For example, one draft document seen by VOA says the secretary of homeland security will have 90 days to review all regulations allowing foreign workers to come to the U.S., and the Department of Homeland Security shall consider ways that the visas could be better allocated. “It’s vague,” said one person who works for a tech industry group.

But Ron Hira, an associate professor at Howard University and a critic of the foreign worker visa programs, said that the draft executive order he has seen would be a good first step.

“If we got good reform, it would save and create tens of thousands of jobs and it would increase the standard of living for hundreds of thousands of American workers,” he said. “And it would free H-1B visas for the true best and brightest.”

The first place where the effects of the order could be felt will be the annual H-1B application window on April 1. At the moment, the visas are issued by a lottery system, but the Trump administration could choose to favor visas for positions that offer to pay higher wages, Hira said.

Unintended consequences

Some in the tech industry say that some reform has long been needed, but dramatically tightening down on the visas, or restricting U.S. immigration laws, could have unintended consequences.

Jonathan Nelson, chief executive of Hackers/Founders, a tech startup accelerator in San Jose, said he has worried about whether the H-1B visa program has been used to bring in cheap engineering labor, suppressing wages.

But he said most of the entrepreneurs he works with are foreign-born, some waiting for years to get a H-1B or stand in line for a green card. If there are new limits on visas or regulations that lengthen the time workers must wait for one, he said he would open up centers in places such as Vancouver or Guadalajara, Mexico.

“If they can’t come to Silicon Valley, let’s get them in the same time zone,” he said. “I’ll invest in them there instead of here.”

Others in the tech industry argue that barriers to visas, already so scarce, could hurt the U.S.’s competitive edge as an innovation center.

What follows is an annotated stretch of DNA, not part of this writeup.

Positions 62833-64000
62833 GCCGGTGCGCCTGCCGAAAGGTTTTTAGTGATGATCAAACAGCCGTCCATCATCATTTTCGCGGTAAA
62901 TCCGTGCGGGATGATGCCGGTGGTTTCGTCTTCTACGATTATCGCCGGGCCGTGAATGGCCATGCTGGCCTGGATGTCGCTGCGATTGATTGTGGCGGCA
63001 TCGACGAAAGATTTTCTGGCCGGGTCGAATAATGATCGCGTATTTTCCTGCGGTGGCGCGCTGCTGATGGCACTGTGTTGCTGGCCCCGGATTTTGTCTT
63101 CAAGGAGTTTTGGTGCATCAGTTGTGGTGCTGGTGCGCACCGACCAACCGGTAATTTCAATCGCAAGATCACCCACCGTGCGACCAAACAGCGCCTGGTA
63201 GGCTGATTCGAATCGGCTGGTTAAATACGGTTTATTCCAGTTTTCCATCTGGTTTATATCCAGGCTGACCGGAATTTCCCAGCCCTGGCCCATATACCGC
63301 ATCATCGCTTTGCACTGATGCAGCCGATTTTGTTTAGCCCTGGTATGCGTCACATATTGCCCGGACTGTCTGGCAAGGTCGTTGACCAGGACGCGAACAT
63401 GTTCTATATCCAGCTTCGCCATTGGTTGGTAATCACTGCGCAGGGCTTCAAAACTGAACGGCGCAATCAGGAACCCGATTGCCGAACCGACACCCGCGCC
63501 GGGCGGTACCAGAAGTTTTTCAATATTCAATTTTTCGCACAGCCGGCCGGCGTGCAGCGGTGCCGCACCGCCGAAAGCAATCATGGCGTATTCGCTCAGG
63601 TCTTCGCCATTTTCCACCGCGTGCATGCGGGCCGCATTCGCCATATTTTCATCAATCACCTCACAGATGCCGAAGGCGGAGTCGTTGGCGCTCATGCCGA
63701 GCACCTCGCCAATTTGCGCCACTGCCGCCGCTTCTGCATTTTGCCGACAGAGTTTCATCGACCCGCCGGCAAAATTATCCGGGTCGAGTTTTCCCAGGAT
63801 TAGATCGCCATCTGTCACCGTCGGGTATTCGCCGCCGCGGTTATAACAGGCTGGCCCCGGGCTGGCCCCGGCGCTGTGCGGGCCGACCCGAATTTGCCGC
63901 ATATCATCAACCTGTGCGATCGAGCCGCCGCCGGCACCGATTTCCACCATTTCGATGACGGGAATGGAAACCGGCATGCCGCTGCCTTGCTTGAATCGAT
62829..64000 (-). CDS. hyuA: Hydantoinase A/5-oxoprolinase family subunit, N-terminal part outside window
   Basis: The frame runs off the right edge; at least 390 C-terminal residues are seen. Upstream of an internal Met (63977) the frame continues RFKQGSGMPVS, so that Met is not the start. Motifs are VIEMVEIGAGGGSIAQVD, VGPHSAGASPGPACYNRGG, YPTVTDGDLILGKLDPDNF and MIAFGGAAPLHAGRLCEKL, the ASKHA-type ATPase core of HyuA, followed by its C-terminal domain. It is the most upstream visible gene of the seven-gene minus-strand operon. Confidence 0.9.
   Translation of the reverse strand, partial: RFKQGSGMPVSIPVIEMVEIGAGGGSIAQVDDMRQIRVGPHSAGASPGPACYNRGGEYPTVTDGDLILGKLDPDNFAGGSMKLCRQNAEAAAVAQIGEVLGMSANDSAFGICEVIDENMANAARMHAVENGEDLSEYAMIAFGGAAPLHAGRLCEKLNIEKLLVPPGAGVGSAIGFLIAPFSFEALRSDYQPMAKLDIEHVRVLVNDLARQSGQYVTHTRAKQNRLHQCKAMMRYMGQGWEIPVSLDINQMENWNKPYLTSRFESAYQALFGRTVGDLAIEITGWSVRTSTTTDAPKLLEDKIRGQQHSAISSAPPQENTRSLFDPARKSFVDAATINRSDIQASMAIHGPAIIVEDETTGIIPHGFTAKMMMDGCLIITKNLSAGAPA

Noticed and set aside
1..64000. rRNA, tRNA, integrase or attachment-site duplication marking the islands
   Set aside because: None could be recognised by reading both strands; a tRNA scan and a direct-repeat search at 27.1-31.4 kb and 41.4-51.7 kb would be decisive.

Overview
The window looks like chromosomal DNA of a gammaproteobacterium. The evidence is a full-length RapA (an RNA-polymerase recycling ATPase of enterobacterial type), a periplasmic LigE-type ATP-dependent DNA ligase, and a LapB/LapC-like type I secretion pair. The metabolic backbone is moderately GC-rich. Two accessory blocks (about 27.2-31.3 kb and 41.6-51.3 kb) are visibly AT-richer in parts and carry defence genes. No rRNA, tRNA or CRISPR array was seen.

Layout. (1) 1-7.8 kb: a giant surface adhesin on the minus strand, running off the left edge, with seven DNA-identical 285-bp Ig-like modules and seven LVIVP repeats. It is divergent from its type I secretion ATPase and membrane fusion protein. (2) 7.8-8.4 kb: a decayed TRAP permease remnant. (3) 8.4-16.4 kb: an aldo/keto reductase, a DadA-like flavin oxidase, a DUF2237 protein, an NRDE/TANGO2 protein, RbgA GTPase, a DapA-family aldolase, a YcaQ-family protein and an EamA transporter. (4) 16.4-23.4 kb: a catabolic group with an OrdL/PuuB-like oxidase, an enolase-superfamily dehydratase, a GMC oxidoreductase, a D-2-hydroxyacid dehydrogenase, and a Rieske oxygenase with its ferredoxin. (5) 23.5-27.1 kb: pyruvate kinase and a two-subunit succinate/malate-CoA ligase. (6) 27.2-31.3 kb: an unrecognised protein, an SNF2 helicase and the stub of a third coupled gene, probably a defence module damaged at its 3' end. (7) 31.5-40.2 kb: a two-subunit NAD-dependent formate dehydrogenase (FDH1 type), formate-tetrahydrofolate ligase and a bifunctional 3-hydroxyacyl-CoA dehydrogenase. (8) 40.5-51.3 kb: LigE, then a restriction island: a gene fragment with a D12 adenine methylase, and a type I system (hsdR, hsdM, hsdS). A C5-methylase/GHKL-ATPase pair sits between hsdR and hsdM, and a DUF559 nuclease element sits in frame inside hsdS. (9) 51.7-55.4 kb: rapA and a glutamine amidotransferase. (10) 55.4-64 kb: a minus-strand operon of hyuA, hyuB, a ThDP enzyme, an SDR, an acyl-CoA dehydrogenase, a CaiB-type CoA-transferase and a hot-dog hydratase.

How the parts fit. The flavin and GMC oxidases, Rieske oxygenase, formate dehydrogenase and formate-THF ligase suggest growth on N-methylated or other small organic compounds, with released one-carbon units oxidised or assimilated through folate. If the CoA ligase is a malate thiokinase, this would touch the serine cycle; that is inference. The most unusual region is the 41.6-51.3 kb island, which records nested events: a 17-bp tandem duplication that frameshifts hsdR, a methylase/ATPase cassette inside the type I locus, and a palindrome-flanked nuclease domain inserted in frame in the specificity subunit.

“We should harness the talents of foreign-born entrepreneurs and students to benefit our economy and our communities, rather than pushing them to other countries to compete against us,” said Leezia Dhalla, a spokesperson with, an issues advocacy group funded by tech industry leaders that focuses on immigration.

Economy & business

In Avocado Country, Mexicans Not Afraid of Trump Tariff Threats

Avocado farmers in the rolling hillsides of Mexico’s Michoacan state are not worried for now by U.S. President Donald Trump’s threats to tear up a trade deal which could make the favorite snack of Super Bowl viewers more expensive.

Americans will chomp through huge amounts of avocados mashed into guacamole during the Super Bowl on Sunday, and 80 percent of those fruits will come from Mexico’s ever-larger expanse of orchards, thanks to a free market created by the North American Free Trade Agreement in 1994.

It is peak season for guacamole, a word that means avocado sauce in Mexico’s native Nahuatl language. Some 100,000 tons of the green fruit, or 12 percent of annual U.S. demand, will be consumed on Sunday and in the days before and after the New England Patriots game against the Atlanta Falcons, exporters say.

With such market dominance and demand, growers like Adrian Iturbide doubt Trump’s eagerness to impose duties on Mexican goods will dent exports. They feel they have little to fear from proposals by the Republican such as a 20 percent blanket tariff on U.S. imports from Mexico, that would affect sales of “green gold” to the northern neighbor.